Corporate secretaries and the power of being a positive gatekeeper
Positive Gatekeeper. I can’t think of a better name for corporate secretaries that help their companies understand and manage the sustainability risks and opportunities their organizations face. Thomas Niemann, Ford Motor Company’s global social sustainability manager, coined the phrase during a recent discussion I hosted for the Society of Corporate Governance, entitled “The Role of the Corporate Secretary in Sustainability.”
The idea is straightforward, but crucial. The most effective corporate secretaries are those who act as a filter for the critical sustainability issues that should be raised to the board, but who also apply the filter with a strategic lens. Niemann explained that the corporate secretary helps his group most by having a thorough understanding of critical issues that affect the enterprise. This way, when those managers bring a sustainability issue to the corporate secretary, the corporate secretary is able to make the assessment about when the issue needs board attention.
It’s a balancing act based on a new kind of expertise. Sustainability is a broad term – and someone in Niemann’s role deals with a range of environmental and social issues that affect the organization. However, not all these issues belong at the board level. The most effective corporate secretary plays the role of sifting though the range of issues with a materiality lens – and determining what makes sense to elevate to the board level.
This task is becoming more crucial. Increasingly, corporate secretaries are expected to be more involved in their companies' sustainability functions. That’s a direct result of the evolution in the understanding of the impact that sustainability challenges, including climate change, water scarcity, and a low carbon economy, could pose to the corporate bottom line. Consider that:
- Studies from groups like Morgan Stanley, Deutsche Bank and Harvard Business School underline that high performing sustainability companies outperform their peers on a range of financial metrics.
- The ratification of the Paris climate agreement means that companies, especially those operating on a global level, will likely need to contend with growing regulations addressing issues like climate change.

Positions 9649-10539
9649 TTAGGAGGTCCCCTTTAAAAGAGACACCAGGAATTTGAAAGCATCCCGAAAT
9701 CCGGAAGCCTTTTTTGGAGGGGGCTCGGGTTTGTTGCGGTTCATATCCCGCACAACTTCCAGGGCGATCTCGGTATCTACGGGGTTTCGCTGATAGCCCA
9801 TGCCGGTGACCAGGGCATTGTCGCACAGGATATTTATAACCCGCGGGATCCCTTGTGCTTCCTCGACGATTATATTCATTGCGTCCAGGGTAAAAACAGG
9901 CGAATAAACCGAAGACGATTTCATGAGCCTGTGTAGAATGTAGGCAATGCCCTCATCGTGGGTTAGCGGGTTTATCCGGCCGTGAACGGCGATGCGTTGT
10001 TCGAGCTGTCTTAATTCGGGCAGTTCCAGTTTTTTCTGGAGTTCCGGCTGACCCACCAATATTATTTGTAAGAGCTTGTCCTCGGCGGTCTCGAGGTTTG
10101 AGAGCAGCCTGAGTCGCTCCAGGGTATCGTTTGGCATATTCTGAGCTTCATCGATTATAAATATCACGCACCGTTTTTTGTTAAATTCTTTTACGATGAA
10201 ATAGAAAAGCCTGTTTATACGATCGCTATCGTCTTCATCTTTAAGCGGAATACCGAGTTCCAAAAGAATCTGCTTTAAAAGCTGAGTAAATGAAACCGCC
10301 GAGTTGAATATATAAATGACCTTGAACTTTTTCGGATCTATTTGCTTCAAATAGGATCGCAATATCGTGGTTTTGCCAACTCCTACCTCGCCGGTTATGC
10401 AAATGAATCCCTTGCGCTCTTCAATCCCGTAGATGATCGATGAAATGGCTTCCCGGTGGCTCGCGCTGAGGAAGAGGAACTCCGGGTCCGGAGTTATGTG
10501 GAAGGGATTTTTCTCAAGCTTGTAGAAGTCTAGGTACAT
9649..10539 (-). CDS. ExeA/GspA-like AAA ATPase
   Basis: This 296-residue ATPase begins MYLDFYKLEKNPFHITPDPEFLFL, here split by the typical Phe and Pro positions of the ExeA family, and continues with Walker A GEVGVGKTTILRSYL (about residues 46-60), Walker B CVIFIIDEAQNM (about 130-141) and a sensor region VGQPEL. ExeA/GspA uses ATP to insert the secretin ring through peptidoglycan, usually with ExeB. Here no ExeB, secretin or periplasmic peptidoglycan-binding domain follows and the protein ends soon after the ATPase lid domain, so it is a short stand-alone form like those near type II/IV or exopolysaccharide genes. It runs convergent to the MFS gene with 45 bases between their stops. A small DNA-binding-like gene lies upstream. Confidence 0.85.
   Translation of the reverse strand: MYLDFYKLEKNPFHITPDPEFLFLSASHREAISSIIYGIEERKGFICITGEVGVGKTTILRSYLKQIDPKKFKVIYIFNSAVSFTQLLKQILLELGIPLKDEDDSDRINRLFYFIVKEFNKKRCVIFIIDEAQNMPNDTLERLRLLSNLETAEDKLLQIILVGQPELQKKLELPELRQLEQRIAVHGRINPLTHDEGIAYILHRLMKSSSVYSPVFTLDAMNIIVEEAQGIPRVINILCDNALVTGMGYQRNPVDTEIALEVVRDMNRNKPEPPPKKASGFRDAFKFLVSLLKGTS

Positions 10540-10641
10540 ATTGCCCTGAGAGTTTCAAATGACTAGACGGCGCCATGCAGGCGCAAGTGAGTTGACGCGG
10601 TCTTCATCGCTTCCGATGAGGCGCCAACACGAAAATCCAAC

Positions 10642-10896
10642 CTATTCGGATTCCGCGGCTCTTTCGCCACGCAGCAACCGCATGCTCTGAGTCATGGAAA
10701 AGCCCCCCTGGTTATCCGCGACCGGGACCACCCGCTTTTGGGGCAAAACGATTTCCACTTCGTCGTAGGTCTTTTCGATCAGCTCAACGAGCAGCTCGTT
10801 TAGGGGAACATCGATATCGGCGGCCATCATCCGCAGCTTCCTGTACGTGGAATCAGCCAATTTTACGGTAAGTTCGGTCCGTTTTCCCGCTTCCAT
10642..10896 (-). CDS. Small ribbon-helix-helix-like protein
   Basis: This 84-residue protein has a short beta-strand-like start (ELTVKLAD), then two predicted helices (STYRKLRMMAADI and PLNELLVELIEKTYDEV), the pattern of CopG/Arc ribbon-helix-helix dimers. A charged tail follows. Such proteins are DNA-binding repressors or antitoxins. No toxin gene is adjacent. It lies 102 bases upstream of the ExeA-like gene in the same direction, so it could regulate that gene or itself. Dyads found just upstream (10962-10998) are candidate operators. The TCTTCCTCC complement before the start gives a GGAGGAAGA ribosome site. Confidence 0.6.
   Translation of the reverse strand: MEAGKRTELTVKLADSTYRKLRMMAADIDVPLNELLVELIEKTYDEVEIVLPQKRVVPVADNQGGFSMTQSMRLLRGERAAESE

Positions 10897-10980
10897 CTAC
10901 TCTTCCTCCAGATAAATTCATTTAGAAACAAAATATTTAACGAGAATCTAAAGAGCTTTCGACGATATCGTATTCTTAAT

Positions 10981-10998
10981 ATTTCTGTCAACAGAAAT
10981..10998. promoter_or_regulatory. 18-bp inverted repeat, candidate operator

- Investors are putting pressure on companies to address these issues proactively. During the 2016 proxy season, over 400 shareholder resolutions on climate change and other sustainability issues were filed.
So what can corporate secretaries do? On the webinar, we discussed a number of key steps to take to manage this growing responsibility:
1. Understand what sustainability means to your company.
Sustainability will mean different things to different companies and organizations develop a variety of organizational structures for tackling their specific sustainability challenges and opportunities. Whatever organizational approach a company takes, at Ceres we believe sustainability shouldn’t be considered separately or a silo, but should be integrated with corporate economic or financial performance. Every company needs to understand how they can address sustainability in the most strategic way. By monitoring all of the work and conversations (or noticing the lack of them) happening within your company around sustainability, corporate secretaries can bring the right issues to the board’s attention.
2. Understand the evolving context for sustainability.
The sustainability environment is rapidly changing. But what’s certain is the rising importance of sustainability to different groups, including markets, employees, investors and global regulators. Investors, for instance, are scrutinizing the board more closely. Peggy Foran, director at Occidental Petroleum Corporation and chief governance office, vice president and corporate secretary at Prudential Financial, said during the webinar that during the past five years, her board has heard from large investors more on environmental and sustainability issues than other issues because of their growing importance to these shareholders. Practically, a concrete way to track and keep the board up to date on this changing context among shareholders is to talk regularly with the sustainability and investor relations departments, said Stephanie Tang, senior corporate counsel and assistant corporate secretary at the Clorox Company, during the webinar.
3. Engage with internal and external stakeholders.
By partnering with areas of the company involved in sustainability activities, such as operations, human relations or communications, corporate secretaries can cultivate their understanding of their organizations key sustainability. Foran pointed out that externally, the corporate secretaries see first hand the key trends impacting not just their own company and industry, but more broadly. Corporate secretaries have a unique ability to help provide a balanced perspective that finds common ground among various constituencies and that will inform board discussions.
4. Think through when issues need to be elevated to the board level.
Corporate secretaries can use the insight they’ve gathered from internal and external engagement to educate senior management and the board on key trends and to communicate with them in a way that’s helpful and protective of their corporation. As Tang explained, as the corporate secretary, you see all of the discussions going on in the board room and you know what risks and trends the board is thinking about. That puts you in a great position to bring sustainability related issues relating to those strategies and business decisions to the board’s attention. You’re also aware of what’s not top of mind for the board that should be raised for them, based on your work with your company’s sustainability group, IR group, and stockholder engagement efforts on the corporate governance side.